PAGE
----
From the moment you walk in, it's clear that Moonchine Asian Bistro is up to far more than pan-Asian eats. High-backed banquettes, jet-black walls, and soft red lighting all give rise to a clubby vibe; after 9 p.m., Moonchine turns into a full-on lounge with the help of dance DJs, bottle service, and even the occasional poetry performance or high-stakes geography bee. Miami New Times hailed Moonchine as "the gem of the Mimo District," advising guests to "arrive around 6 p.m., have a few rolls, and then head to the music lounge to warm up the dancing shoes."
Indoors and in the huge garden area, bartenders keep spirits high by mixing specialty cocktails and recommending bottles of sake from an extensive list. Which isn't to say that food's an afterthought—indeed, chefs have a lot on their plates, so to speak, juggling Japanese, Vietnamese, Thai, Chinese, and Korean culinary traditions. House-made kimchi mingles with creative sushi rolls, classic Thai and Indochinese dishes anchor one large corner of the menu, and there's even an almost-traditional bistro section: mussels, duck, and a "thai burger," each given light Asian accents of their own.
Shing Wang Restaurant may not have the traditional Chinese flair in décor, but one can still enjoy the delightful menu. Although it offers such favorites as vegetable spring rolls, crispy soy chicken, chicken lo mein and lemongrass chicken, it’s mostly frequented for its Taiwanese bubble teas. The bubble tea comes in two sizes – regular and large – and can be made in a variety of ways, to suit the open-minded tea drinker. Flavors include almond, papaya, lychee, black sesame, coffee, green tea and passion fruit, nearly all of which are fan favorites with a certain segment of the locals who frequent Shing Wang. The interior is simple, with lots of mirrors, blonde wooden café tables and tile flooring, making takeout orders the most popular option.
Situated in Miami’s Little Havana district, where you typically would find Latin restaurants, is the pleasant surprise of contemporary sushi bar Mr. Yum. With its stark white tables, concrete floor and vermilion-colored wall accent, this restaurant is hip, funky and a bit loud. Owner Bond Trisransri is going for a bit of the South Beach flair, and each plate that is presented to you furthers the notion of food as performance art piece. Its signature dish is the Havana roll, a concoction of tempura white fish, avocado, cucumbers, masago and spicy mayo, while the unique menu offers both Thai and Japanese specialties, including Y-shaped Thai doughnuts for dessert. Although parking is typically difficult on Calle Ocho, the adjacent parking lot makes it that much easier to enjoy Mr. Yum.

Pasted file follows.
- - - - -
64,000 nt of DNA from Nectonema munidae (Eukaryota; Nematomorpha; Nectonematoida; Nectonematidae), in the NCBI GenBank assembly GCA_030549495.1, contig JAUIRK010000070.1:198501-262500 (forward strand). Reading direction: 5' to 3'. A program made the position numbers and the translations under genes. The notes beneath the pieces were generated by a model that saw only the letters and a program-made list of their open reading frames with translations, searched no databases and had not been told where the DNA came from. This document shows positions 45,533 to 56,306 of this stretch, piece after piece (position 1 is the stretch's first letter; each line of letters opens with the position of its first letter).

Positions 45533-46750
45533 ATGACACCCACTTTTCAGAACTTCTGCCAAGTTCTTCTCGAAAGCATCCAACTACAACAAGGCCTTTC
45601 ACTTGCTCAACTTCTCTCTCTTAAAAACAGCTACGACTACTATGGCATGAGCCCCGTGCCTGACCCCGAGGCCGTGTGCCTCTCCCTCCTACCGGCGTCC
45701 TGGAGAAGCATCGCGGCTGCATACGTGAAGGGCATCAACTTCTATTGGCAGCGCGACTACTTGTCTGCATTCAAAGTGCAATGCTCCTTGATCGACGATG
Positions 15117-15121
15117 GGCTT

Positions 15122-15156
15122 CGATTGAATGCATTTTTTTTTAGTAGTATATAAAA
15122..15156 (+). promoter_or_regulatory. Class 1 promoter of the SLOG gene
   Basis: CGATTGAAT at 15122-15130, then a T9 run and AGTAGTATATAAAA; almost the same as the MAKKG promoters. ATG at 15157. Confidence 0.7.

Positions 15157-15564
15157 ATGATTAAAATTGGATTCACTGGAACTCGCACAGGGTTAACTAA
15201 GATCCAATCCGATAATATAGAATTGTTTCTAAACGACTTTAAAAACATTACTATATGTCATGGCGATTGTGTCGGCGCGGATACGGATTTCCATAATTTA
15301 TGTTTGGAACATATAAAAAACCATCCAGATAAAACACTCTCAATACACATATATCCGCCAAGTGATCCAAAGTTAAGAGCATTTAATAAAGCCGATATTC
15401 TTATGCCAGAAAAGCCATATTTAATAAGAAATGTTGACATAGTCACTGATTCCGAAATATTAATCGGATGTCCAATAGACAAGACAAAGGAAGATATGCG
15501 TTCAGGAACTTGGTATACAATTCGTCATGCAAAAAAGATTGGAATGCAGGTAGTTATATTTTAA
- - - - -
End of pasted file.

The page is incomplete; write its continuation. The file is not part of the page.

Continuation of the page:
At 2B Asian Bistro, it's actually possible to begin your dinner with a bag of gold. That's because the Bag of Gold appetizer uncannily resembles its namesake—its tiny fried pouches contain shrimp, mushrooms, and water chestnuts. The appetizer paves the way for the menu's larger dishes, which present diners with a choice: Japanese or Thai? The former category covers teriyaki entrees as well as sushi, sashimi, and maki rolls. Specialty rolls include the Golden Dragon—spicy tuna and mango topped with plantain slices—and the Pink Snow Roll, smoked salmon and avocado wrapped in soy paper. As for the Thai plates, they range from curry to Bangkok duck paired with cinnamon-plum sauce. You can even order your pad thai accompanied by an entire lobster, rather than just its tail and signature top hat.
Cofara Restaurant’s chefs Yoshio Takahashi and Mr. Bom decorate the dining room's all-white interior with vibrantly colorful maki, Thai cuisine, and seafood. As customers glance around the room, they see the chefs’ careful plating presentation atop tables, which may include arrangements of ruby-red roe sparkling atop a sushi roll's yellow sauce or leafy greens contrasting with a whole orange lobster tail. Thai curry and noodle dishes slake cravings for spicy-sweet flavors, and a selection of creative ceviches mixes Asian and local flavors for a unique take on fusion.
There's nothing quite as satisfying as a meal that's made from scratch. The chefs at The Little Asian Kitchen know this. That's why they go the extra mile to prepare as much as they can in-house, ensuring that diners receive the most authentic, least jet-lagged dishes possible. Their home-cooked menu blends Thai, Vietnamese, and Japanese classics, including savory pho topped with thin slices of beef, pad thai sprinkled with crunchy bean sprouts and peanuts, and more than a dozen types of sushi.